Wednesday, October 12, 2011

Rakes and Radishes


Rakes and Radishes by Susanna Ives

When I started into this book, I was expecting a fun, light read like Jane Austen's Emma. Oh no. I got Wuthering Heights. While Wuthering Heights is a great book, its moody and near-violent overtone doesn't lend itself well to the label of "romance." Indeed, it could be considered the antithesis of romance, with the anger and revenge of the lovers destroying their lives and those around them.

That's why I was somewhat surprised with the dark turn of the novel about a third of the way in. The flap copy doesn't really give an indication of what this story is. By the time I realized where things were going, it was too late for me to stop. I was already hurting for the main characters, and I had to know that things would turn out okay.

It's not a bad book at all; my problem is that I was emotionally unprepared for what I got. Let's just say that I stayed up until 4 am to finish the book because I honestly felt sick to my stomach with what was happening, enough that I couldn't fathom sleeping until I got to a good resolution.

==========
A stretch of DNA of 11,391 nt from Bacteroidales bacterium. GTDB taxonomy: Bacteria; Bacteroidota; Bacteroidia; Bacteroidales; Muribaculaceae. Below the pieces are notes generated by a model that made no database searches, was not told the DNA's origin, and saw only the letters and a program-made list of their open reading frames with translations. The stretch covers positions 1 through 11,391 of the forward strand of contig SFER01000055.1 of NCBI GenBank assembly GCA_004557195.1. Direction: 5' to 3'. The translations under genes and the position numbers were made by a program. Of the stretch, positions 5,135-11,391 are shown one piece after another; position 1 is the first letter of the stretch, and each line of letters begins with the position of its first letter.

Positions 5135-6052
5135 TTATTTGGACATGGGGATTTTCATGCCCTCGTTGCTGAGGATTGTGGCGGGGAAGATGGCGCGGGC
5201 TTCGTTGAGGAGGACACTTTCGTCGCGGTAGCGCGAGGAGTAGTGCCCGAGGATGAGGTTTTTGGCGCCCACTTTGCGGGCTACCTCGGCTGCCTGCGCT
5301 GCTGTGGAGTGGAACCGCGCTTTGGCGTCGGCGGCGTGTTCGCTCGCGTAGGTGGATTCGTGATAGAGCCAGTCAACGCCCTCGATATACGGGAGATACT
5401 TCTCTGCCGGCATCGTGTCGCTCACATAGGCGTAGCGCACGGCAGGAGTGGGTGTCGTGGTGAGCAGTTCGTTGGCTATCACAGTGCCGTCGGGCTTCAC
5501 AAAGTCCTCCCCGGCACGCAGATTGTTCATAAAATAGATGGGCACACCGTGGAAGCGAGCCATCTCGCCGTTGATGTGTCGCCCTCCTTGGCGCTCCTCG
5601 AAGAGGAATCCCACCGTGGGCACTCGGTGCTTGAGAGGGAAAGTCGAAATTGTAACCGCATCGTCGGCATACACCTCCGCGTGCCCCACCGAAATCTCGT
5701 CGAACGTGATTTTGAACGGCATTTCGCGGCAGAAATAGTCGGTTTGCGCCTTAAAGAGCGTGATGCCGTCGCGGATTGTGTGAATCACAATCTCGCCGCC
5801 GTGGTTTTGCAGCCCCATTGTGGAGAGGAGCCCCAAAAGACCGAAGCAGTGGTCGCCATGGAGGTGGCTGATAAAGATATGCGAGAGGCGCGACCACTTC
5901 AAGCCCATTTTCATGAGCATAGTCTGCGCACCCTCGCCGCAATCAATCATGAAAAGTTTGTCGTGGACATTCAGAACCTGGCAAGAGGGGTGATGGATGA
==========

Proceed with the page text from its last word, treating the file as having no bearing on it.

In the end, things worked out, which saved the wall from having my Kindle chucked at it. It also saved the book and the author from landing on my I-hate-this-book-so-much-because-it-sucked-all-the-happiness-out-of-me list. Thomas Hardy's Jude the Obscure is the only book to occupy that space so far. I'm really hoping to leave it that way.

To sum up: it's a good book, but it's also a dark and emotional read. Know that before going in, and you'll likely appreciate the story. Just don't expect a light romance novel 'cause you aren't gonna get it.

Thanks to NetGalley and Carina Press for a review copy of the book.

1 comment:

  1. May I submit that you list this book in the Don't Judge/cover tab?